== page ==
The study of brain development is the single most important route to new and better diagnostic tools and treatments. That’s why the Child Mind Institute is leading an unprecedented initiative to collect imaging and clinical data from thousands of young people —and share this de-identified data with the global scientific community to accelerate discovery. In the process, this community-based research program, the Healthy Brain Network, is providing mental health evaluations and follow-up resources at no cost to thousands of children.
All participants and their families will receive an extensive feedback session with a licensed clinician following their evaluation. And the comprehensive data provided — brain imaging and genetics, along with psychiatric, behavioral and cognitive information — will form an online database available to all. When the scientific community uses this data to identify biological markers of psychiatric illness, it will improve diagnosis and treatment from an objective biological perspective.
We feel a tremendous sense of urgency to advance the science of the developing brain to help these children.
Unlike other research efforts where data is held until papers are published, or longer, the Healthy Brain Network is committed to open science and will share its results with researchers around the world. In addition, the mobile units will take cutting-edge technologies out of the lab and into communities to facilitate data collection and to address the needs of children who may otherwise not have access to care.
The goal of the Healthy Brain Network is bold: to seek out biological markers of mental health disorders in the developing brain. Every day that knowledge grows closer. The community-based research center on Staten Island has begun collecting what will be the largest-ever database on the developing brain. Plans are in motion to open additional research centers in Brooklyn and other boroughs in the coming years to enable the study to succeed. As the Child Mind Institute president Harold Koplewicz says, “We feel a tremendous sense of urgency to advance the science of the developing brain to help these children.”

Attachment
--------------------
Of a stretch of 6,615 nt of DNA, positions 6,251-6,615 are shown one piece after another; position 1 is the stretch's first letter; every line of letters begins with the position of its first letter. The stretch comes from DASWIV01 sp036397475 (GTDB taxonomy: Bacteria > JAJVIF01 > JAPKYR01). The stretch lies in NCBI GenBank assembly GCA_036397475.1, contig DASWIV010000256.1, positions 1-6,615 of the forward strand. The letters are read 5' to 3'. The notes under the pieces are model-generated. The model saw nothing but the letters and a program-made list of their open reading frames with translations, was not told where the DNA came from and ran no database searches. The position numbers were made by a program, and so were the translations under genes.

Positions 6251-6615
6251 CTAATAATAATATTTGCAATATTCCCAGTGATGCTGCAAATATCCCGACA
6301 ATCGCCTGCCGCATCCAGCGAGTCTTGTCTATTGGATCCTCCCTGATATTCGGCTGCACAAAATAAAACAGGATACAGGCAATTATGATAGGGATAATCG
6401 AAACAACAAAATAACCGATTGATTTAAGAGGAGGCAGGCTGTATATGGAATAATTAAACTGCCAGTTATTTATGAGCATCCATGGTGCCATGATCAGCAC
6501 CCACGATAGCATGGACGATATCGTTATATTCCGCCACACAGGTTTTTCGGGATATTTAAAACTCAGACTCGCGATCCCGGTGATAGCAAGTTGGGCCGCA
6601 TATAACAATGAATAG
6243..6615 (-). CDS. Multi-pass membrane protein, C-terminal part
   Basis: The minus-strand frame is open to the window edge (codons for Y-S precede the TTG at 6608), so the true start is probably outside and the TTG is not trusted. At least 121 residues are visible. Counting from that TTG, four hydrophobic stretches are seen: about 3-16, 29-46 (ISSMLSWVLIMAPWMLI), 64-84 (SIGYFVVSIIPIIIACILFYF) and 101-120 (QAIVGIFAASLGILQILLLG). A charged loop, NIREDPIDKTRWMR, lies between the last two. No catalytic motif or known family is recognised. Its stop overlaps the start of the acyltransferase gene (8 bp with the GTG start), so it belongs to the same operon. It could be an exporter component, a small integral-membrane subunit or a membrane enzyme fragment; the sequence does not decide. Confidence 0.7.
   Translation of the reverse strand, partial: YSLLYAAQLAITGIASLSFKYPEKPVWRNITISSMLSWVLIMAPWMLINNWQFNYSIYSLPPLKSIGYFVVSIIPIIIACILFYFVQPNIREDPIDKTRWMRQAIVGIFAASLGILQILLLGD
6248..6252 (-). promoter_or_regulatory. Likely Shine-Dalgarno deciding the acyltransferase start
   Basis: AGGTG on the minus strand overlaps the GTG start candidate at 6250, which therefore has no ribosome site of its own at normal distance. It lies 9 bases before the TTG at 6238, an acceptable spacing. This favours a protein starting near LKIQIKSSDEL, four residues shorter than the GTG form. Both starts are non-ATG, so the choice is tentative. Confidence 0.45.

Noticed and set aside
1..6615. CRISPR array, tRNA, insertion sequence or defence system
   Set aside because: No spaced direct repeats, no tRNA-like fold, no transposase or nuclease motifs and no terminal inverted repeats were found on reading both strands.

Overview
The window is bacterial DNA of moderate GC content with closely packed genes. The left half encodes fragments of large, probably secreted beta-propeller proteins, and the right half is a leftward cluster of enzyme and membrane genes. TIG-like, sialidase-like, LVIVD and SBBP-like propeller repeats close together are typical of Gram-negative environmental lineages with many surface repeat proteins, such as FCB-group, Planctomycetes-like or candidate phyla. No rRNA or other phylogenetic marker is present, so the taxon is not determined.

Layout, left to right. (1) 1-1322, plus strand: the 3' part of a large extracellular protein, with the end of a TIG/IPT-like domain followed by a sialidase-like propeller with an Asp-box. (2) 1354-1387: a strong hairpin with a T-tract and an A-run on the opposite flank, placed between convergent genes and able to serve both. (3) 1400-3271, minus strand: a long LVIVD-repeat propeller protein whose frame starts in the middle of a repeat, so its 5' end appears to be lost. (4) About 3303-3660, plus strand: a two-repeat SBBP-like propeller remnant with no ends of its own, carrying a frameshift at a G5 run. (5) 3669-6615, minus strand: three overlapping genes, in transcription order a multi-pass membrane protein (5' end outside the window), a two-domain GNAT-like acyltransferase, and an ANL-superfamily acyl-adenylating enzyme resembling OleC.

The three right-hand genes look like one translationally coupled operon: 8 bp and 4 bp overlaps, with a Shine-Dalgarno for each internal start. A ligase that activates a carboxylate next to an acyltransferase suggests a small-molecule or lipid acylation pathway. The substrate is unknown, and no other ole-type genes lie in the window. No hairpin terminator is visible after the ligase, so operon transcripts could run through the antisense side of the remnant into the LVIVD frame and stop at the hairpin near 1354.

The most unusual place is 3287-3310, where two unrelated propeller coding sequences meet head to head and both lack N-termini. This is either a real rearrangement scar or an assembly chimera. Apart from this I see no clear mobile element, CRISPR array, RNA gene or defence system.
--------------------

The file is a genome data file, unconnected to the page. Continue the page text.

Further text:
The Healthy Brain Network is made possible by individuals and foundations who believe brain science can transform the lives of children struggling with mental health and learning disorders.
Abigail Pogrebin and David Shapiro Agapi and Bruce Burkard Amy and John Phelan Amy and John Weinberg Brooklyn Nets Charissa Andreotti Charles and Helen Schwab Foundation Cherie Bingo Christine and Richard Mack Elaine Thomas and Joseph Healey Eve and Ross Jaffe George Hall Gray Foundation Howard & Irene Levine Family Foundation James Chang Jen and Jon Harris Julie and Edward Minskoff Karen Lerner Family Foundation Laura and Harry Slatkin Linda and Arthur Carter Linda and Jim Robinson Linnea and George Roberts Lisa Bilotti Foundation Lisa Domenico Brooke Mindy Schneider and Michael Lesser, MD Morgan Stanley Foundation New York City Council Nitzia and George Logothetis Phyllis Green and Randolph Cōwen Preethi Krishna and Ram Sundaram Rachael and Marshall Levine Sarah and Geoff Gund Seligman Onward Upward Fund Stavros Niarchos Foundation Susan Miller and Byron Grote Tammy and Jay Levine The Hearst Foundations The Margaret Grieve Fund The Schaps Family The Schwartz Family Foundation, Inc. Valerie Mnuchin Vicki and Richard Birdoff Zibby and Kyle Owens Donors to the 2013 Child Advocacy Award Dinner Auction Donors to the 2012 Brant Art Auction
To make a financial contribution or learn more about the impact this open-data, community-based study is having on science and the community, contact Sarah Burke, Director of Development at 646.625.4276.